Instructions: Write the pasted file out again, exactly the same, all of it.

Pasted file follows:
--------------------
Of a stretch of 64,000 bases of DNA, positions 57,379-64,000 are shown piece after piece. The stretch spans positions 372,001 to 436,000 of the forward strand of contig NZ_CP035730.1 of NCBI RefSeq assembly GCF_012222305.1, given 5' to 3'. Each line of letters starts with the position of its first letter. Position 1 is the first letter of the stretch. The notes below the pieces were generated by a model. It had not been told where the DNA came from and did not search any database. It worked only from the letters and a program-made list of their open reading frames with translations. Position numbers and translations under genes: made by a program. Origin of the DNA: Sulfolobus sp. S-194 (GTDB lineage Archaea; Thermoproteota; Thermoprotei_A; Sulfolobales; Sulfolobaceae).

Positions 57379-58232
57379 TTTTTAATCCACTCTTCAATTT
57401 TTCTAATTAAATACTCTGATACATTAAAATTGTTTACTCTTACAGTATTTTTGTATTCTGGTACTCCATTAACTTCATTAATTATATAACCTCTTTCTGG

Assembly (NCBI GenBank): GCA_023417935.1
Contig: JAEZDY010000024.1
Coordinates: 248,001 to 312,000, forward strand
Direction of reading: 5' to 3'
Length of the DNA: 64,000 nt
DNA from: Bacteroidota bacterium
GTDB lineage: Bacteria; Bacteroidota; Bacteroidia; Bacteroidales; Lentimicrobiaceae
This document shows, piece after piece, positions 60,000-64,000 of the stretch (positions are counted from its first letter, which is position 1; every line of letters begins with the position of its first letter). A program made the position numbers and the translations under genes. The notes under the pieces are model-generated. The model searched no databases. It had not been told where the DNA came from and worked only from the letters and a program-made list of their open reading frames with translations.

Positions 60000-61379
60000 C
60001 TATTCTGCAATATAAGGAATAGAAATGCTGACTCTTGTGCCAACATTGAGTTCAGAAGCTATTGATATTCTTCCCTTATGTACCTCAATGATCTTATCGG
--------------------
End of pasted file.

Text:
Of a stretch of 64,000 bases of DNA, positions 57,379-64,000 are shown piece after piece. The stretch spans positions 372,001 to 436,000 of the forward strand of contig NZ_CP035730.1 of NCBI RefSeq assembly GCF_012222305.1, given 5' to 3'. Each line of letters starts with the position of its first letter. Position 1 is the first letter of the stretch. The notes below the pieces were generated by a model. It had not been told where the DNA came from and did not search any database. It worked only from the letters and a program-made list of their open reading frames with translations. Position numbers and translations under genes: made by a program. Origin of the DNA: Sulfolobus sp. S-194 (GTDB lineage Archaea; Thermoproteota; Thermoprotei_A; Sulfolobales; Sulfolobaceae).

Positions 57379-58232
57379 TTTTTAATCCACTCTTCAATTT
57401 TTCTAATTAAATACTCTGATACATTAAAATTGTTTACTCTTACAGTATTTTTGTATTCTGGTACTCCATTAACTTCATTAATTATATAACCTCTTTCTGG

Assembly (NCBI GenBank): GCA_023417935.1
Contig: JAEZDY010000024.1
Coordinates: 248,001 to 312,000, forward strand
Direction of reading: 5' to 3'
Length of the DNA: 64,000 nt
DNA from: Bacteroidota bacterium
GTDB lineage: Bacteria; Bacteroidota; Bacteroidia; Bacteroidales; Lentimicrobiaceae
This document shows, piece after piece, positions 60,000-64,000 of the stretch (positions are counted from its first letter, which is position 1; every line of letters begins with the position of its first letter). A program made the position numbers and the translations under genes. The notes under the pieces are model-generated. The model searched no databases. It had not been told where the DNA came from and worked only from the letters and a program-made list of their open reading frames with translations.

Positions 60000-61379
60000 C
60001 TATTCTGCAATATAAGGAATAGAAATGCTGACTCTTGTGCCAACATTGAGTTCAGAAGCTATTGATATTCTTCCCTTATGTACCTCAATGATCTTATCGG